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  1. #1
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    Effective motor power to wheel

    Hay guys,

    Just wondering does anybody know how to calculate the effective power which is being delivered to the wheel. A 1000 Watt motor say with a chain drive will not deliver 1000 watts to the wheel, because of Efficiency. Do you guys reckon the way to work out wheel power is just to subtract the estimated efficiency from the engine power rating. E.g. 25 % for Motor, 5 % for controller, 25% for gears and chain, to equal a wheel power of 550 effective watts. Thoughts would be welcomed

    Currynut
    Last edited by Currynut; 02-14-10 at 09:43 PM.

  2. #2
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    I ride an electric bike, and I'm in Melbourne.

    Unfortunately, the max power rating of 200W is the rated power at the drive shaft of the motor itself, and doesn't relate (for the purposes of applying the relevant law) to the power at the road. In other words, there's no allowance for loss of power through the drive train. A 600W motor is illegal for public road or bike path use in all Australian states.

    If you're unlucky enough to be caught by the police riding a 600W electric bike, you'll actually be charged with operating an unregistered vehicle on a public road.

    Maybe sell the 600W to a cocky?

    Cheers.

  3. #3
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    thanks,

    have u ever been pulled over?

    currynut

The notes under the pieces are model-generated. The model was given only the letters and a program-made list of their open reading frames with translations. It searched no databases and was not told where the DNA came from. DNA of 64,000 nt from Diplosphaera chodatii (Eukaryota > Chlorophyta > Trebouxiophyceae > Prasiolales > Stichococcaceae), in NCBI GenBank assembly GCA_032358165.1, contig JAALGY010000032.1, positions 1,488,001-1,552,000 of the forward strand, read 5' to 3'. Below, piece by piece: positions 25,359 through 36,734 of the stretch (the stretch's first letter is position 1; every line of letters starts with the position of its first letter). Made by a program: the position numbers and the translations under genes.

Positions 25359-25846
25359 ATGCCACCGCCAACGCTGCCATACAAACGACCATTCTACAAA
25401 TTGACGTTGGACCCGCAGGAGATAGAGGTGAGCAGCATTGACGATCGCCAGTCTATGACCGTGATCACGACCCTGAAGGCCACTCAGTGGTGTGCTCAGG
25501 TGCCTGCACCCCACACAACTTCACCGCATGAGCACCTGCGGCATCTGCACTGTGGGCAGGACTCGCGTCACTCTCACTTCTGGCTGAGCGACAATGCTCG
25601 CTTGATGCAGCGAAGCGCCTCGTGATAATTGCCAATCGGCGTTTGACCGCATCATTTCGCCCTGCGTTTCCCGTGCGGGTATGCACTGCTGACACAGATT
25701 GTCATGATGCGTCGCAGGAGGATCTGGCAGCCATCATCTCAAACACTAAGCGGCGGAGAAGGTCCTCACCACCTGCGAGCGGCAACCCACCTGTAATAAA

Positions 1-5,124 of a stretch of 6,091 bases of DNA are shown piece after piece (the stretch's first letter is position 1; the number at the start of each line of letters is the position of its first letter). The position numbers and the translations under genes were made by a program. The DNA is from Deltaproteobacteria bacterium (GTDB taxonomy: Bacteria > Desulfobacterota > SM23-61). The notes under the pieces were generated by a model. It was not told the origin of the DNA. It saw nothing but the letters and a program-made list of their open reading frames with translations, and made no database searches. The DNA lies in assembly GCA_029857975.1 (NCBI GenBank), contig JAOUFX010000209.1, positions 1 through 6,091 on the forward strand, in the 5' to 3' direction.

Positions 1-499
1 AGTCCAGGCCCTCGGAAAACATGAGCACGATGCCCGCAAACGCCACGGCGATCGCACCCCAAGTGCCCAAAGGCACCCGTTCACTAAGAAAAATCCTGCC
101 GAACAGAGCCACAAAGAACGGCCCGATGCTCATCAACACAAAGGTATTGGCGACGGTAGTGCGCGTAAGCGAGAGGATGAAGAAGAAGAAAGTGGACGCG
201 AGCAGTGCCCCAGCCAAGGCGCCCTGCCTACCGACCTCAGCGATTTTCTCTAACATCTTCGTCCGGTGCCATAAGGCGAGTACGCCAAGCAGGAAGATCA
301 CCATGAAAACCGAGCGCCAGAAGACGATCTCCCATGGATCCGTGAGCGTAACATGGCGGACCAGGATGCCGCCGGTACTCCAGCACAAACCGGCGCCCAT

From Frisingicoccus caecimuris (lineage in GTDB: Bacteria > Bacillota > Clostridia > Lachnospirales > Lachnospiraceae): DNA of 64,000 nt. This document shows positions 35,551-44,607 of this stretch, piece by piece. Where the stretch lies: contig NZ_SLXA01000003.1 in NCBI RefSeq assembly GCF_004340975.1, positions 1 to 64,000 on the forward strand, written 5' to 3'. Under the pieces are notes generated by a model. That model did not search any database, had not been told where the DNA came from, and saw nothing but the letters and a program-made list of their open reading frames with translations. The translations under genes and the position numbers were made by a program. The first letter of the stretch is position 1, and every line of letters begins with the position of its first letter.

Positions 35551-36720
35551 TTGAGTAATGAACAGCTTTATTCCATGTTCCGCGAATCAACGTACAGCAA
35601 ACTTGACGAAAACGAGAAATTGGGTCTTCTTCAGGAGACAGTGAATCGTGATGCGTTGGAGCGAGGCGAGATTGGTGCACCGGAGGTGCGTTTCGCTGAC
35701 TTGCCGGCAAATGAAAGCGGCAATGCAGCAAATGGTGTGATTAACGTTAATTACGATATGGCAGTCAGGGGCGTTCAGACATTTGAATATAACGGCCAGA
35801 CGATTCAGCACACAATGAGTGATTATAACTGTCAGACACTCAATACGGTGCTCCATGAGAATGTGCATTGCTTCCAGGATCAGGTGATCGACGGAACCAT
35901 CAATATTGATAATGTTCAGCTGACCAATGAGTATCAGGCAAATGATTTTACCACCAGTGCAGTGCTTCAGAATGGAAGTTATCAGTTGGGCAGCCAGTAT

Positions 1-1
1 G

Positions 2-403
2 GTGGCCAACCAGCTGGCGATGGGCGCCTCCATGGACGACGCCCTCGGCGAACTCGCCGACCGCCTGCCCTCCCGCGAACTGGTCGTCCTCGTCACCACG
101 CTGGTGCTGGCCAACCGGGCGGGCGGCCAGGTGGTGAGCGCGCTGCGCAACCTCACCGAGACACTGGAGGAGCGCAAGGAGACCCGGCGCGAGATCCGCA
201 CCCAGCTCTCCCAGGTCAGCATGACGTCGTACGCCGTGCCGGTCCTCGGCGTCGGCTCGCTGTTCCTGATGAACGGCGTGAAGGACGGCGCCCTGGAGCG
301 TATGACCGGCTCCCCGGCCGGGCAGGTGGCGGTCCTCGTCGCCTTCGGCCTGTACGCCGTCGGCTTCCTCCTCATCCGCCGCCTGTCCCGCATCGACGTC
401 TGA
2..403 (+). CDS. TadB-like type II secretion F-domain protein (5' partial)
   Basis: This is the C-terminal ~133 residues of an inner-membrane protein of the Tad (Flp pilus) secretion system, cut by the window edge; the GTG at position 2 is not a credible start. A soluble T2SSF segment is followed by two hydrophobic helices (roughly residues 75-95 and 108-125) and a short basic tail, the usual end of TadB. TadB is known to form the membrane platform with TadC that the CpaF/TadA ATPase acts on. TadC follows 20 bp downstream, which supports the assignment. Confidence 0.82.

4. #4
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    I was looking at some chain driven motors like the one you were looking at, Currynut, on youtube. And someone in comments said he built an e-bike with a 200w motor and it was too weak for what he wanted so he upgraded to a 1000w motor. Attach as much value as you want to this but you probably will be happy if you go straight for the 1000w motor. I don' t live in Australia so you might find out how often they enforce it. If you can't go with a 1000w motor, it's not going to be as much fun. I think if I lived in Australia and I found out they were enforcing the e-bike law, then I'd just buy a motorcycle and get licensed. Here in USA, I ride around and my e-bike hits over 1500w peaks all the time and I've gotten it up to 37 mph and I've never had a cop bother me at all and I'm going on over 1 year of riding my e-bike.

  5. #5
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    Hi

    I am quite happy to ride at cycle speeds (15mph), with a cycle that might not comply with UK law 100%.
    But if I was travelling at over 30mph, I would want to be legal, for my own safety, and others. One year not being stopped by the police, does not mean its ok. Come back again after 2 years, hopefully you will be accident and no court appearance.

    S

  6. #6
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    Legal in my state is 25 mph on an electric bike so 30 mph isn't all that much higher.

  7. #7
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    My bike has only the Aussie legal 200W motor, and I don't really have any negative issues with that relatively low power output. I live near the coast, so it's pretty flat around most suburbs around me. I guess if you lived in a regularly hilly or mountainous locale, then 200W ain't gonna make it.